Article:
Apple Siri conversations are being reviewed by external contractors, it has been confirmed. Worse still, the voice assistant is easily activated, sometimes picking up private conversations such as people talking to their doctor, drug deals and sexual encounters, according to an article by U.K. based news outlet The Guardian.

Devices such as the Apple Watch are often accidentally activated by a person lifting their wrist, while the assistant often “wakes” to the sound of a user’s zipper, the Apple contractor told The Guardian. Apple does not explicitly state that humans are listening to conversations in its consumer facing privacy documentation.

The whistleblower told The Guardian they had witnessed countless instances of recordings “featuring private discussions between doctors and patients, business deals, seemingly criminal dealings, sexual encounters and so on.”

Concerningly, the recordings are accompanied by user data showing “location, contact details, and app data.”

Apple has responded to the claims, saying that only 1% of recordings are used to improve its responses to user requests and to measure when the device is activated accidentally. However, even 1% isn’t a small number: According to figures, there are 500 million Siri enabled devices in use.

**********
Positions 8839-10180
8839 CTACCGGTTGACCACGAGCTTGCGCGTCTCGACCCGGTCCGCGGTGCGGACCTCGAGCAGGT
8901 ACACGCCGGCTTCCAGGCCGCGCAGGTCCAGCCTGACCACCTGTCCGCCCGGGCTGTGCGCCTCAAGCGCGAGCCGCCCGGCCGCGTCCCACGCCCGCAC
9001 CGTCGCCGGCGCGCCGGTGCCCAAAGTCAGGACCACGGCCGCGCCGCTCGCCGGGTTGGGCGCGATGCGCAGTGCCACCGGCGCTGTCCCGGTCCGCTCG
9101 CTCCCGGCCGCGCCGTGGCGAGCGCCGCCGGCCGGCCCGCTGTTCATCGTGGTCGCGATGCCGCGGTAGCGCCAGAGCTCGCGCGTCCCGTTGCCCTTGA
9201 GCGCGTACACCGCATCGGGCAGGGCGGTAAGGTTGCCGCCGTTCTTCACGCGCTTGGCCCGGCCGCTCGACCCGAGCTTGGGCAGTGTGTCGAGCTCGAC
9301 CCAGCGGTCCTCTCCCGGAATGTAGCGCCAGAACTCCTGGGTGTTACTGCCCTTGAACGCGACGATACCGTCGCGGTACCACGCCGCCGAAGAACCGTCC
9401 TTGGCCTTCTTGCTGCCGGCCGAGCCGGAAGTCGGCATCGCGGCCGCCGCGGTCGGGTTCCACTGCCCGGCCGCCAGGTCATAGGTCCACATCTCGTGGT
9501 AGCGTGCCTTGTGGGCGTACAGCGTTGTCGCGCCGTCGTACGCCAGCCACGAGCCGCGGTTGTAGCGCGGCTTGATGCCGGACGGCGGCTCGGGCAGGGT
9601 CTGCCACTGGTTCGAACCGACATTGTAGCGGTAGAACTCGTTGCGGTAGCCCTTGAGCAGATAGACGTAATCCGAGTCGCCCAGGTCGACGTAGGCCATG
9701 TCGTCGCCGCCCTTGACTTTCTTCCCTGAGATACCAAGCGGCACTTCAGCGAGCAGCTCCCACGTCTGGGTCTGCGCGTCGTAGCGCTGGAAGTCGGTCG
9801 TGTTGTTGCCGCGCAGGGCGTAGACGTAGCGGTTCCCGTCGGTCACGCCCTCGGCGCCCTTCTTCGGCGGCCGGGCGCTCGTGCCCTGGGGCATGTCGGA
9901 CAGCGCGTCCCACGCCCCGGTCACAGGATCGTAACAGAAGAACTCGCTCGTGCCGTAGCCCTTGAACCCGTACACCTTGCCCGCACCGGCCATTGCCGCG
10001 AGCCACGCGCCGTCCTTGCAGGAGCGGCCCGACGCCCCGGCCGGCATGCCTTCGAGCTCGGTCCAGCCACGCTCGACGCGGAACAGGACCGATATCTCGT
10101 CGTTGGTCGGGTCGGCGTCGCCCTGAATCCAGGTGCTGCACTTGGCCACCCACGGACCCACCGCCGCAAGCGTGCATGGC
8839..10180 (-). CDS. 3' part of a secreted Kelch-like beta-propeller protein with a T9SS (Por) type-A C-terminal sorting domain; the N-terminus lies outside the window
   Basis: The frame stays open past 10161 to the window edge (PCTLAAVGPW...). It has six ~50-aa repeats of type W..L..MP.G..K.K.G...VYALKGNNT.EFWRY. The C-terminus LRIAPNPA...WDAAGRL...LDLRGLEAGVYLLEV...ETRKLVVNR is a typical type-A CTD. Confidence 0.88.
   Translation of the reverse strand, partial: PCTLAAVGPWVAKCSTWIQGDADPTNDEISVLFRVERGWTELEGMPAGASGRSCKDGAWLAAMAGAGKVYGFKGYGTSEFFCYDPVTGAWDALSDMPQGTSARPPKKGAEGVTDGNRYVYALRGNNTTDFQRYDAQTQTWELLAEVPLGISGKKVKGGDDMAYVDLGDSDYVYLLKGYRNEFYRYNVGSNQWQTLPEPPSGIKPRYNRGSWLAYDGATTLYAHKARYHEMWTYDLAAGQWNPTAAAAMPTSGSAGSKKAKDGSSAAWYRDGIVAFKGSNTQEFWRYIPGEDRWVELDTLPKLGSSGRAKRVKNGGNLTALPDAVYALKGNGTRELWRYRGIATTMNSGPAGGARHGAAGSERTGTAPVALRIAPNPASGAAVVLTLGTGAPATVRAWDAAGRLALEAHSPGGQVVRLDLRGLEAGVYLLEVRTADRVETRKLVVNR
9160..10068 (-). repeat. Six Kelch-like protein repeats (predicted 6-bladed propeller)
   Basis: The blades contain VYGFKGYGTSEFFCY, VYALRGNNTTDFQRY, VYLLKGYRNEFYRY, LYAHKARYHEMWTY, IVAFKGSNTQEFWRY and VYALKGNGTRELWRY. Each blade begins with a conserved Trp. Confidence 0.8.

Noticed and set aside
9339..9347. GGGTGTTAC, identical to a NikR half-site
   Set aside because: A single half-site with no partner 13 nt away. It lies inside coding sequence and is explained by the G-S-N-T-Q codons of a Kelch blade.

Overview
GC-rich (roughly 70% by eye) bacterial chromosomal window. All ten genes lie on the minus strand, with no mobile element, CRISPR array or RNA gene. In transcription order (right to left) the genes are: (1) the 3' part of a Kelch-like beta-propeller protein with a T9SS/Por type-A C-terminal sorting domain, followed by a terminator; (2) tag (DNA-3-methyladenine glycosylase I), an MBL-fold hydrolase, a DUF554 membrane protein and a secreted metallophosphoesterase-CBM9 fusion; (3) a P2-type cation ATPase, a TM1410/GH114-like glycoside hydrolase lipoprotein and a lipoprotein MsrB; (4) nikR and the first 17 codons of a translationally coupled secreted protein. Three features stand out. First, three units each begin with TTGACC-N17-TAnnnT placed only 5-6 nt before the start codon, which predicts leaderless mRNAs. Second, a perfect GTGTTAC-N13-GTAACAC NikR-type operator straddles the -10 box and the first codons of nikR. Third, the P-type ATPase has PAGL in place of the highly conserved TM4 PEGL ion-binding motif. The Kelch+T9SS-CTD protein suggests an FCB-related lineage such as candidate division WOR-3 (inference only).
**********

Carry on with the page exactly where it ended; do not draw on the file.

Apple said it does not store the data with Apple ID numbers or names which could identify the person. The firm told The Guardian: “A small portion of Siri requests are analysed to improve Siri and dictation. User requests are not associated with the user’s Apple ID. Siri responses are analysed in secure facilities and all reviewers are under the obligation to adhere to Apple’s strict confidentiality requirements.”

Apple Siri is not the only assistant listening to recordings of user requests. In April, it was revealed that Amazon’s voice assistant Alexa was sometimes recording private conversations. Then in July, it emerged that the Google Assistant was doing the same.